Second VPMA finalist outlines balance of tripartite mission

Jackson lauds UI Health Care as a well-aligned health system

Jay Brooks Jackson, MD, spoke in an open candidate forum on Oct. 9

To compete and succeed in today’s health care environment, academic medical centers must support a tripartite mission of education, research, and patient care, according to Jay Brooks Jackson, MD, the second of two finalists for the position of University of Iowa vice president for medical affairs and dean of the UI Roy J. and Lucille A. Carver College of Medicine.

“The job of the VPMA is to make sure that mission is balanced,” said Jackson, vice president for health sciences and dean of the medical school at the University of Minnesota in Minneapolis.

“What you want to be is a destination academic health system, which attracts the best students, faculty, and patients—especially for complex care, which really is what academic health systems are known for and are great at,” said Jackson, who also is professor in the laboratory medicine and pathology department at Minnesota. “To be in the top decile not just for research funding but also quality and safety metrics and education is important. If you can align these different types of activities, you can be very successful.”

Jackson spoke to an audience of approximately 150 people at an open forum late Monday afternoon, Oct. 9, in the Prem Sahai Auditorium Medical Education and Research Facility (MERF).

He addressed a broad range of issues of importance to academic medical centers, such as faculty and student recruitment, research, diversity, and clinical care.

Jackson stressed the importance of a diverse medical student body that reflects changing demographics in society. As dean of medicine at Minnesota, he said, the percentage of medical students from underrepresented groups has increased from 8 percent to 19 percent. He also championed competency-based learning in medical education, noting a pediatrics-based program at Minnesota that allows students to finish medical school and move on to residency training in three years.

Jay Brooks Jackson, MD

Speaking about faculty recruitment, he stressed the importance of creating a “pipeline” of medical students who want to pursue academic medicine as a career and nurturing that pipeline through MD/MPH or other combined degree programs.

Scholarship also is key to an institution’s success, Jackson emphasized.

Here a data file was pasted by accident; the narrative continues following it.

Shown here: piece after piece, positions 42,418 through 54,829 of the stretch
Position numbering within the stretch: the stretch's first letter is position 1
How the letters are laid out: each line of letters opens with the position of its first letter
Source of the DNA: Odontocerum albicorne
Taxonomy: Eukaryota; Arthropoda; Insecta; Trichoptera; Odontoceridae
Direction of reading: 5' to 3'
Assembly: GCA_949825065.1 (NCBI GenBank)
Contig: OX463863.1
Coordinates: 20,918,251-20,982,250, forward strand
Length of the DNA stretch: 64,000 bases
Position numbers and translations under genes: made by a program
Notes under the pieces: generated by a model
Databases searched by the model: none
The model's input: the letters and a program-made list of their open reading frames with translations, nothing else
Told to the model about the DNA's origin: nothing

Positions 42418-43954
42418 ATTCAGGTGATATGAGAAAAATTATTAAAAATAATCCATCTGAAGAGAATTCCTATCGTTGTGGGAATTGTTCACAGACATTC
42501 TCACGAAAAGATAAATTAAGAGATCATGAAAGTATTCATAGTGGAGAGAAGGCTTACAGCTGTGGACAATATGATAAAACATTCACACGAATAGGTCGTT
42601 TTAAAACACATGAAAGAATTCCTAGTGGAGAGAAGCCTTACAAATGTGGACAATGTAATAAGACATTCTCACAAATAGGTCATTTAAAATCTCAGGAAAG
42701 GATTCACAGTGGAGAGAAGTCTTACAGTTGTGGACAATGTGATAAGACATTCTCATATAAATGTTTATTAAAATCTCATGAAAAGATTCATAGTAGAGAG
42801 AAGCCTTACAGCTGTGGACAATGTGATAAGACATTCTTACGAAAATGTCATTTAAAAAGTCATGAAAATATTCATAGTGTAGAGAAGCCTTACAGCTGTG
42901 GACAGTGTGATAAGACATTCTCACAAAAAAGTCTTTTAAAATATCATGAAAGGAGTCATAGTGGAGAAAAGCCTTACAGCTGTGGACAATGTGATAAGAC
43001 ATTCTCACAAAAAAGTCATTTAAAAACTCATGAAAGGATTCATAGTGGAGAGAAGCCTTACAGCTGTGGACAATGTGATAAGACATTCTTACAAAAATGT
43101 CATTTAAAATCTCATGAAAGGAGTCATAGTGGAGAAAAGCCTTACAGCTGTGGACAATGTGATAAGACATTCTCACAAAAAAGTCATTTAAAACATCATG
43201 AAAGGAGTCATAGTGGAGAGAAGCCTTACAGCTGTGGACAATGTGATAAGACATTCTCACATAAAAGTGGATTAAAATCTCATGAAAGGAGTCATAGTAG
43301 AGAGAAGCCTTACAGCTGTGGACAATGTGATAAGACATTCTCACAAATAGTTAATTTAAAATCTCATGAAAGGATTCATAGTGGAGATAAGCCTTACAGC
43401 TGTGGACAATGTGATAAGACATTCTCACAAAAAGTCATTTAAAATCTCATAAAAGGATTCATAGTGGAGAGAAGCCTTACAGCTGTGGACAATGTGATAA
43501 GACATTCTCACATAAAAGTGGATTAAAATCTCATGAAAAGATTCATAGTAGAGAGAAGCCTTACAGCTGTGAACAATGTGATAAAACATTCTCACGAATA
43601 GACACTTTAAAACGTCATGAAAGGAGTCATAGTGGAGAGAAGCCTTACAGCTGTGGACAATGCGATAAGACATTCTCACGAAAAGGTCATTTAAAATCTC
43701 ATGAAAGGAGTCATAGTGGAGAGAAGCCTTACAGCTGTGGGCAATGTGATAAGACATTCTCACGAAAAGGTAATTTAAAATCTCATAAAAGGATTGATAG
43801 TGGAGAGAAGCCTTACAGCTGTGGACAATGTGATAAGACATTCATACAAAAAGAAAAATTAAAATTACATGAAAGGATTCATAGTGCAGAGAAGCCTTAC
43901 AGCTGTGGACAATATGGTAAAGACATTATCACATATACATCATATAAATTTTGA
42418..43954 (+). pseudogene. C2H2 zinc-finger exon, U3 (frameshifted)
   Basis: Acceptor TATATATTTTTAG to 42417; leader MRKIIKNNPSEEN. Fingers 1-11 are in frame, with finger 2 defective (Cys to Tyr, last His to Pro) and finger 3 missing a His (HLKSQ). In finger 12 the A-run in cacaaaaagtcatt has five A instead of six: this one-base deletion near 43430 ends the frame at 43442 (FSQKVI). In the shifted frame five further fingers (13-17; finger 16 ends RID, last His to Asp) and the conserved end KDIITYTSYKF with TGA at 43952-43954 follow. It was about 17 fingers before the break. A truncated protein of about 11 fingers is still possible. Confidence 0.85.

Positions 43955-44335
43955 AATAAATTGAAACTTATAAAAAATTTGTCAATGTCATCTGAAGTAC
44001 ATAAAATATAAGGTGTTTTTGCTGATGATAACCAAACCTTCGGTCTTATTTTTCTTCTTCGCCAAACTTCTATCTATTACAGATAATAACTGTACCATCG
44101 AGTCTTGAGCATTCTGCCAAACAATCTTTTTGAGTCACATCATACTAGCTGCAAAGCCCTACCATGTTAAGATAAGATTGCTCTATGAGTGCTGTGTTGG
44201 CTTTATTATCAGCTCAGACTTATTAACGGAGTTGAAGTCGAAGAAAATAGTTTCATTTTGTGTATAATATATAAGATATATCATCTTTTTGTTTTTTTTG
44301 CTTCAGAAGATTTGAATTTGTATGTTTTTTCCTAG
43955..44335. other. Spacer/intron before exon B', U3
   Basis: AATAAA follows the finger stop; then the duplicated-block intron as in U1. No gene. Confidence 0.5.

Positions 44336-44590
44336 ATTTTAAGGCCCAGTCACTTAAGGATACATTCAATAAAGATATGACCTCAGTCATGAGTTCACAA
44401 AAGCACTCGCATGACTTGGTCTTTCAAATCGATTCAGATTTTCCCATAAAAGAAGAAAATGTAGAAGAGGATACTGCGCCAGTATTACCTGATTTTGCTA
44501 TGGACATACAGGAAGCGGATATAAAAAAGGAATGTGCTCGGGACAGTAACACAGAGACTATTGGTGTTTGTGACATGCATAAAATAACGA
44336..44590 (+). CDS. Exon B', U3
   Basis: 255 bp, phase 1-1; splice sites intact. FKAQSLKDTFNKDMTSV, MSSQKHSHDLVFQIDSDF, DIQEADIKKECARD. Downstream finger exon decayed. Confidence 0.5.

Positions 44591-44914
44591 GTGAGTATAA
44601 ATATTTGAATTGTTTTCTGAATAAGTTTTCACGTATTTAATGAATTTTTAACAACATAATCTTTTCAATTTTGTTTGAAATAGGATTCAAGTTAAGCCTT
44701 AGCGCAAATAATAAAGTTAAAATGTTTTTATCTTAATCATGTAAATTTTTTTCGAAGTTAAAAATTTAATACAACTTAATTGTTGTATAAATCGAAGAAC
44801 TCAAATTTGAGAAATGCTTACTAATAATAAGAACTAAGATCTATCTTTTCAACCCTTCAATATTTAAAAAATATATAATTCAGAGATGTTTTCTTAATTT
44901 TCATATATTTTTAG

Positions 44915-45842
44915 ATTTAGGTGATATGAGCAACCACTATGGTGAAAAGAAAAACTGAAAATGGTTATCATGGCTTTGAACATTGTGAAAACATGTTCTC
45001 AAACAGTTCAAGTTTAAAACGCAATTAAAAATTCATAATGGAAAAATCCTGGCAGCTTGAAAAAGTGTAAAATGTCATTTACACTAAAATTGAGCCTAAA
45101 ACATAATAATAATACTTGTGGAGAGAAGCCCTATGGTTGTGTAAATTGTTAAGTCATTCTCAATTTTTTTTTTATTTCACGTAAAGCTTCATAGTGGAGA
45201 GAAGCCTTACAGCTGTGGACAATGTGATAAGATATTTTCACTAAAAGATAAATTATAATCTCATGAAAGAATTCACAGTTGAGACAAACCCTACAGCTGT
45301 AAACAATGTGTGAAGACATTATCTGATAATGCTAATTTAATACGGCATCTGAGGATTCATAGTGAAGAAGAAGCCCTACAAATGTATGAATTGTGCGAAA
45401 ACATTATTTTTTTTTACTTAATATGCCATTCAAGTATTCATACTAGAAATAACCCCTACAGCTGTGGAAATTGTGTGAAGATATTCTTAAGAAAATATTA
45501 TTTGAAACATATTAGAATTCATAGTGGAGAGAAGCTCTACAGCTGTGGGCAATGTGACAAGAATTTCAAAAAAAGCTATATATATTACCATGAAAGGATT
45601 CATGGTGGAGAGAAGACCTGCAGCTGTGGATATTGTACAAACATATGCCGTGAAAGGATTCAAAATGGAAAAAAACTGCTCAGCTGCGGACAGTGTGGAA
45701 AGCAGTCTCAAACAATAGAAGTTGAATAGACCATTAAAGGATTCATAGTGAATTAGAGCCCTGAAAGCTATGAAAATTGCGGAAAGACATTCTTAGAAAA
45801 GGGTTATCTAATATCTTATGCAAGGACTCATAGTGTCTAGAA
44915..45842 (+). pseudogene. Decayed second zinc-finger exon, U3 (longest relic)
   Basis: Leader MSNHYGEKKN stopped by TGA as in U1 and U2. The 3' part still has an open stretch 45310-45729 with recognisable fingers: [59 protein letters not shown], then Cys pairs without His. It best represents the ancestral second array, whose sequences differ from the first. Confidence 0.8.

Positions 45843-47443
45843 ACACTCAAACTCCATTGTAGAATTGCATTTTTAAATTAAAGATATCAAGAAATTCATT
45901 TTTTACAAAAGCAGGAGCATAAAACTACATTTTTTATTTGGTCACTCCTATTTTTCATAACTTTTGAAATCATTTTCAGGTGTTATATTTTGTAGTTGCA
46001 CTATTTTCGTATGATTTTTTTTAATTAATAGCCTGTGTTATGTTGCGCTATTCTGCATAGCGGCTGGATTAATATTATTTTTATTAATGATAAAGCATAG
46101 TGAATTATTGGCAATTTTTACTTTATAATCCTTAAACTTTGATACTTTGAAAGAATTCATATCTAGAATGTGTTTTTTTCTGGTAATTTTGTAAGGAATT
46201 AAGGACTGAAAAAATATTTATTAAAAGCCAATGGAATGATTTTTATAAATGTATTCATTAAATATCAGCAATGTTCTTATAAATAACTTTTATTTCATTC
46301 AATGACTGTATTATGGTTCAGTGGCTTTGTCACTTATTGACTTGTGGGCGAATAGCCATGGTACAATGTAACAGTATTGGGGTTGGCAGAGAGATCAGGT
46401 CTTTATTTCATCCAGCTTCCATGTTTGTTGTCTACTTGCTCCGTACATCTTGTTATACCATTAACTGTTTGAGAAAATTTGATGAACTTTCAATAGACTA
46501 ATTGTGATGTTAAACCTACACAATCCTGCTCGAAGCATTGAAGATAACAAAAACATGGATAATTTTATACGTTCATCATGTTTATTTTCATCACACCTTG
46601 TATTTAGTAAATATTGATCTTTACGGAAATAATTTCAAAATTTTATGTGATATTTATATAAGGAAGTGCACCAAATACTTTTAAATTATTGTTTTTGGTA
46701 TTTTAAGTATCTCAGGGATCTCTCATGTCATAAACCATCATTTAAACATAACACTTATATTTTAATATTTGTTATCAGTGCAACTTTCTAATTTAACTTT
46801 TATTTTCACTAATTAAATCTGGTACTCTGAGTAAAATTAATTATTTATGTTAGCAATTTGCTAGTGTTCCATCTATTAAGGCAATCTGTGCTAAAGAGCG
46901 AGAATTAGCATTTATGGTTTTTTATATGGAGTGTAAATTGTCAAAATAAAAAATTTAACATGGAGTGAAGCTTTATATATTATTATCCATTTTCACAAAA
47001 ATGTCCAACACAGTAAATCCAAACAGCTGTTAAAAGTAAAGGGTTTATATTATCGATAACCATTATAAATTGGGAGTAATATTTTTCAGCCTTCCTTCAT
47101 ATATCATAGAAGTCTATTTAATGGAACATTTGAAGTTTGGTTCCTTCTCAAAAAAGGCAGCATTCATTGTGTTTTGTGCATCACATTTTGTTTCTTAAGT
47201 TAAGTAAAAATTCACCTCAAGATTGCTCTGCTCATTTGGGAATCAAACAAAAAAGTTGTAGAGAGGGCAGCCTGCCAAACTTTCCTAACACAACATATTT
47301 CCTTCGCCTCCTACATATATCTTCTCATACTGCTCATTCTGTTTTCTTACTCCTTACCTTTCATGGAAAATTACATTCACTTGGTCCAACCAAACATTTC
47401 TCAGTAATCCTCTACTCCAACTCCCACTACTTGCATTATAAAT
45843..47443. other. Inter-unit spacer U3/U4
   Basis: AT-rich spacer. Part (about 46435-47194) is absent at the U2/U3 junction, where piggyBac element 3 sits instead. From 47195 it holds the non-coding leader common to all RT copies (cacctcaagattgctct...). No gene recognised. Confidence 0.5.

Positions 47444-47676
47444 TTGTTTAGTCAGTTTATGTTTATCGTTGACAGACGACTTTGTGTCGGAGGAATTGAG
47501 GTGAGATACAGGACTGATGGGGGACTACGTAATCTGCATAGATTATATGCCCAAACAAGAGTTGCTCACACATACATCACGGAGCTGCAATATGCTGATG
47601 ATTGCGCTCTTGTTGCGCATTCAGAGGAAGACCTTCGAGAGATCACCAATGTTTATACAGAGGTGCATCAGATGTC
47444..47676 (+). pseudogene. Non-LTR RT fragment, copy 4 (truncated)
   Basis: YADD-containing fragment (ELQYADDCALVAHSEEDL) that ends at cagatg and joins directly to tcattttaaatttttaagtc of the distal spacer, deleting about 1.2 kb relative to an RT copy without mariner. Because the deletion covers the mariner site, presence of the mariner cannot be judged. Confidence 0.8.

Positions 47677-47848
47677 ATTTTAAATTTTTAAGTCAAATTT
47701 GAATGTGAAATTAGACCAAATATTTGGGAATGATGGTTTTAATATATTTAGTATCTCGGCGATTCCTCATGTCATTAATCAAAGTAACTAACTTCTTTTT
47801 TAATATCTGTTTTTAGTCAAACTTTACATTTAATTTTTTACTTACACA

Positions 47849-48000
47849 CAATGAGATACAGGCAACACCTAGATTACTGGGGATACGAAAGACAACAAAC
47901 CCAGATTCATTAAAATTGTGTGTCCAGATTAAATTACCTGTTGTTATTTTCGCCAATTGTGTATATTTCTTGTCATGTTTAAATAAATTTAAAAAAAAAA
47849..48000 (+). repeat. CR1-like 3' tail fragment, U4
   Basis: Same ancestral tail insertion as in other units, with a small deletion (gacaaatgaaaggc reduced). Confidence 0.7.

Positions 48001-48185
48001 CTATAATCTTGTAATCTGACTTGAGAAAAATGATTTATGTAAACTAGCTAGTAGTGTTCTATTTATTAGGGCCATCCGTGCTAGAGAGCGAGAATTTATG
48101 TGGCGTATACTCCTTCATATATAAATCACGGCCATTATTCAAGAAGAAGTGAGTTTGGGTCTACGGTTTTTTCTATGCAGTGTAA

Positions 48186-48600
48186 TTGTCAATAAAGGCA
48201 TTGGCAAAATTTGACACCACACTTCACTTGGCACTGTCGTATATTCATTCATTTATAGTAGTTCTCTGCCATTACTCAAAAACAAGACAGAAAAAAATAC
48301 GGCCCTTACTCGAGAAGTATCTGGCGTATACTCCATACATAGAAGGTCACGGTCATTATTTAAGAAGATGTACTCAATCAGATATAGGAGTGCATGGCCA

“For faculty, this means developing an area of focus in that you will be a national expert and leader in your field,” he said. “And you do that by publishing—external review, peer-reviewed publications. Whether that’s in education, basic science, or clinical research, that is the key. Those individuals are the ones who get the funding, get the patient referrals, and serve on national committees.”

Jackson, an Ohio native who spent 18 years at Johns Hopkins School of Medicine, including 14 as chair of pathology, before taking the University of Minnesota leadership post in 2014, detailed several accomplishments from his current and past leadership roles:

  • Chairing strategic plan and promotions committees at Johns Hopkins
  • Overseeing growth in the practice plan at Minnesota over the past several years from $300 million to more than $580 million
  • Securing $100 million for a health sciences education center as well as over $300 million in funding for research and educational programs, including those centered on primary care and care to rural parts of the state
  • Keeping medical school tuition at the University of Minnesota flat over the past four years while also boosting student scholarships

He also outlined his “keys to success” among academic health systems:

  • Align the tripartite mission and maintain financial stability that maximizes the practice plan, philanthropy, and partnerships with private industry
  • Focus on selective areas of excellence to become among the top institutions in specific fields of medicine, which would also enhance growth, national reputation, and faculty and student recruitment
  • Foster collaborations between basic science and clinical faculty that accelerate the translation of discoveries into care
  • Create a culture of excellence to develop and retain faculty

“The most important thing a chair can do in a department is make sure their faculty are successful,” Jackson said. “If they do that, the institution will be successful.”

In describing what attracted him to the top UI Health Care leadership position, Jackson praised UI Health Care as “a great setup” and its well-established and clearly defined organizational structure.

“This is truly a university-aligned health system—a medical school and practice plan that allows you to move strategically and together in a more rapid fashion and align resources accordingly. A closely aligned health system provides a lot of advantages—not just in terms of care but in areas of clinical trials, training, and the ability to adapt to changing demographics, such as an aging population.”

As with the first candidate, John M. Carethers, MD, the campus community is encouraged to review Jackson’s curriculum vitae and provide feedback on the candidate through the search committee’s website.

UI President Bruce Harreld will make a final selection and announce the new vice president for medical affairs and dean of the Carver College of Medicine.